๐Ÿ”’ BHP’s options for Anglo deal narrow as deadline looms

As the deadline looms, BHP Group weighs its strategies to acquire Anglo American, contemplating options from enhancing its $42.7 billion bid to considering a hostile takeover. CEO Mike Henry rallies support, presenting the benefits of the merger to investors, while Anglo unveils a restructuring plan. Amidst speculations of a rival bid from Glencore, BHP navigates regulatory hurdles and shareholder demands, with its next move pivotal in the high-stakes mining industry landscape.

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SOURCE: REUTERS

By Melanie Burton and Scott Murdoch

MELBOURNE, May 15 (Reuters) – BHP Group’s options for its pursuit of rival miner Anglo American include sweetening its $42.7 billion buyout offer, making a hostile bid or walking away for now as it approaches a May 22 deadline to lodge a binding offer. ___STEADY_PAYWALL___

As BHP weighs its next move, CEO Mike Henry and his team have been making the case for the mega-deal on the sidelines of an investor conference in Miami and elsewhere to its investors, a large proportion of whom also hold shares in Anglo.

“At this stage I think it is up to BHP to try to convince enough of Anglo’s institutional shareholders over the coming week that it’s worthwhile pressuring their board to engage with BHP, with a potentially even higher offer on the table should this occur,” Morningstar analyst Jon Mills said.

Anglo’s board has already knocked back two all-share proposals from BHP as inadequate and too difficult to execute and on Tuesday unveiled plans for a break-up to focus on energy transition metal copper while spinning out or selling its less profitable coal, nickel, diamond and platinum businesses.

That plan met with a mildly supportive response from Anglo investors, who said it provided a strategy but was short on details.

With the exception of Anglo keeping its South African iron ore assets and selling its Australian coal mines, it was also similar to BHP’s own plans for its takeover target.

“It would seem to me that they (Anglo) need to demonstrate why the bird in the hand is not better than two in the bush,” Anglo investor Todd Warren at Tribeca Investment Partners said.

A top 25 Anglo investor said that there was nothing compelling about the company’s restructuring proposal, which resulted in shares closing 3.2% lower at 26.195 pounds on Tuesday, below BHP’s latest offer of about 27.53 pounds per share.

“Anglo management need to push for a bump. An additional 10%. And then wait for Glencore,” said the investor who declined to be identified due to the sensitivity of the matter.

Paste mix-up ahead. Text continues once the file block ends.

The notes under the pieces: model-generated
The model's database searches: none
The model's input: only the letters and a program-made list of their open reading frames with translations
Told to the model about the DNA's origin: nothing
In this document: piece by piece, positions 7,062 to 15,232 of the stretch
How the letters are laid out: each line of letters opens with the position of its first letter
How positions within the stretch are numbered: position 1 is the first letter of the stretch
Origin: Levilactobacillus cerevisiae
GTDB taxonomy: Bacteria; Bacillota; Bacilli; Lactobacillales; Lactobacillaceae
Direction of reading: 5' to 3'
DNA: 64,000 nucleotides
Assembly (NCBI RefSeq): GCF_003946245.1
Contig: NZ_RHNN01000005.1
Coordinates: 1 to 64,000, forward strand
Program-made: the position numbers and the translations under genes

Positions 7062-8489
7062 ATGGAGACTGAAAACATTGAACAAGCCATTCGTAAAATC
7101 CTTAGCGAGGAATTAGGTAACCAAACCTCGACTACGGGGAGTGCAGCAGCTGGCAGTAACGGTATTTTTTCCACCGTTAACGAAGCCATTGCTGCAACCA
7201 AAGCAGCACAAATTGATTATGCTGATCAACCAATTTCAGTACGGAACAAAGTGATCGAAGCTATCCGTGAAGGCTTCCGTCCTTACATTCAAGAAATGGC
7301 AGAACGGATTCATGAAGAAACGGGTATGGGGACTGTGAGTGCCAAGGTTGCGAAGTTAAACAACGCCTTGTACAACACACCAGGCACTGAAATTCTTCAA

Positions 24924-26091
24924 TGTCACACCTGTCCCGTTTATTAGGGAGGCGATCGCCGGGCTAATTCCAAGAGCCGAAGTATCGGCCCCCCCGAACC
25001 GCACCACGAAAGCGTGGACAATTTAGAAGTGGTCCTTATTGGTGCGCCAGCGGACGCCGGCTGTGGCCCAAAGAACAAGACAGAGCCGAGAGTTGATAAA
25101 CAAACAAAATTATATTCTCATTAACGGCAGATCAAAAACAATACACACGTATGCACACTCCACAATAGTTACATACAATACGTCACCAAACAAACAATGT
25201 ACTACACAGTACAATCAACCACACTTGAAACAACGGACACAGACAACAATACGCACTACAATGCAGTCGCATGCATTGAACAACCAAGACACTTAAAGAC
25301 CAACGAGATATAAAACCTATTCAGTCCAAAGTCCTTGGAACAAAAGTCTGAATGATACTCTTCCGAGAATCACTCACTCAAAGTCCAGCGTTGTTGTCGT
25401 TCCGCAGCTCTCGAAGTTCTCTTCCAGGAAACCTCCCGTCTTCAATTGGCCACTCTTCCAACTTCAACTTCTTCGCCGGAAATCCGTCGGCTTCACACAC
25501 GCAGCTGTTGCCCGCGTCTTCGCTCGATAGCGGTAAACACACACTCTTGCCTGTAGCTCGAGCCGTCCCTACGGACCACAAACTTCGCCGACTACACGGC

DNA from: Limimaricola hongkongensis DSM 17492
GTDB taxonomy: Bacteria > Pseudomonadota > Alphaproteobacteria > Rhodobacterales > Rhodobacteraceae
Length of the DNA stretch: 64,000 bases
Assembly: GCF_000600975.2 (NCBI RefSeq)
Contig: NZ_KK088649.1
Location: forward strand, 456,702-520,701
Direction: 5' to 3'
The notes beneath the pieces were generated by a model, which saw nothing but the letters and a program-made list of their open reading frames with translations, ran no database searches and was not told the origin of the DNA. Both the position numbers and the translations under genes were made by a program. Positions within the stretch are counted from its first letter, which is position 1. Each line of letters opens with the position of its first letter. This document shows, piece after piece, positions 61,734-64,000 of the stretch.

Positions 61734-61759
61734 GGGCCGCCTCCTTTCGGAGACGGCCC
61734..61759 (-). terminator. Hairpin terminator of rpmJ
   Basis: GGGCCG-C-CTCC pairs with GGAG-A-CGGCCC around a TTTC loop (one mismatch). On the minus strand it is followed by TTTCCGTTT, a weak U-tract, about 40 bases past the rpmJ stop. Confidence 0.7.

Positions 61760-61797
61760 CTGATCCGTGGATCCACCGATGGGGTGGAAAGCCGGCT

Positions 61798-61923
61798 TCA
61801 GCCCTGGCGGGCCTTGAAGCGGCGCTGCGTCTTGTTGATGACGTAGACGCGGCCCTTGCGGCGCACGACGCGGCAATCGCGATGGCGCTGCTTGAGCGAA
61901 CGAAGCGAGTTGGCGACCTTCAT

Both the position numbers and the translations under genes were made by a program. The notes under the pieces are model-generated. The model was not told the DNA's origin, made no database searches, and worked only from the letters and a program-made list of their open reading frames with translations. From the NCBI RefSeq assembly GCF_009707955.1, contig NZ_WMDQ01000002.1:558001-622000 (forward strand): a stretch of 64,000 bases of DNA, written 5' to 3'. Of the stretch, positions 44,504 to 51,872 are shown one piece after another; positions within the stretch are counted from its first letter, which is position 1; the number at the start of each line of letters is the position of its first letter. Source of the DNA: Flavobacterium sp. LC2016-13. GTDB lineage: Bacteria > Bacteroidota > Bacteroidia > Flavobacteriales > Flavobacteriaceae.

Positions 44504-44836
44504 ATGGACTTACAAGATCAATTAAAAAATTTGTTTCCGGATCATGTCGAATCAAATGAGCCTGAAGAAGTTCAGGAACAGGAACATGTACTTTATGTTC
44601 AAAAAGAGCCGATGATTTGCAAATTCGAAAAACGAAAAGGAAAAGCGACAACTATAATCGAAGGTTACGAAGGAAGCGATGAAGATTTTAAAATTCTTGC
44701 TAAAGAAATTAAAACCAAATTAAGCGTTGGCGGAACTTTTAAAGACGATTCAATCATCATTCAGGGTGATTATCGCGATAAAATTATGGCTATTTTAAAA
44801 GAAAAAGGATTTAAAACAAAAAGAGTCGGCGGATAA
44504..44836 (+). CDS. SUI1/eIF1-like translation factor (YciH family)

Swiss commodities group Glencore is studying a possible rival bid for Anglo, Reuters reported this month.

“We retain our view that interloper risk remains high,” JPMorgan analyst Lyndon Fagan wrote in a note published on Tuesday before Anglo’s restructure was announced.

Rio Tinto CEO Jakob Stausholm said on Tuesday that his company was not afraid of M&A, but it had strong organic growth options.

BHP, Anglo, Glencore and Rio Tinto declined to comment on Wednesday.

BHP’S OPTIONS

Under UK rules, BHP has one week left to make a binding bid for Anglo or it will be forced to walk away for at least six months.

To make its case for the buyout, BHP has pointed to its successful spin-off of South32, the demerger of its petroleum business to Woodside Energy in 2022 and coal asset sales as evidence that it is a safer pair of hands, according to slides from Henry’s presentation in Miami.

It has also flagged execution risk after Anglo’s management did not follow through on a 2016 vision of a “new Anglo” that would simplify the miner’s structure into a core portfolio of diamonds, platinum group metals and copper.

The option of going hostile and taking its offer directly to Anglo shareholders is not new to BHP, which did so unsuccessfully in 2007 with a $140 billion all-share bid for rival Rio Tinto. It also made a $39 billion hostile bid for Canada’s Potash Corp in 2010 that was blocked by the Canadian government.

But two sources familiar with the matter said BHP will not take that approach because it needs Anglo’s management on board to clear regulatory hurdles in South Africa and to help it unlock the most value for shareholders. BHP also needs an agreed due diligence period to examine Anglo’s books, they added.

BHP has also told investors it will not drop its requirement for Anglo to demerge South African businesses Kumba Iron Ore and Anglo American Platinum as a condition of the deal. Making a binding bid at the price already rejected by Anglo would force BHP to buy the entire company, which it is not prepared to do, said a source with knowledge of the matter.

That narrows BHP’s options for a revised bid to improving the share ratio, adding some cash, or a mix of the two.

It could also decide to walk away, just as Xstrata, later bought by Glencore, did from a proposed $96 billion merger of equals that was rejected by Anglo’s board in 2009.

BHP has told investors that Anglo is not a make-or-break deal and it may need to take time to reassess, a prospect increasingly being priced in with BHP shares on the rise, one investor said.

BHP shares were up 2.6% on Wednesday.

BHP could come back later once Anglo does more restructuring, though it would need to be at a higher price, the investor added. 

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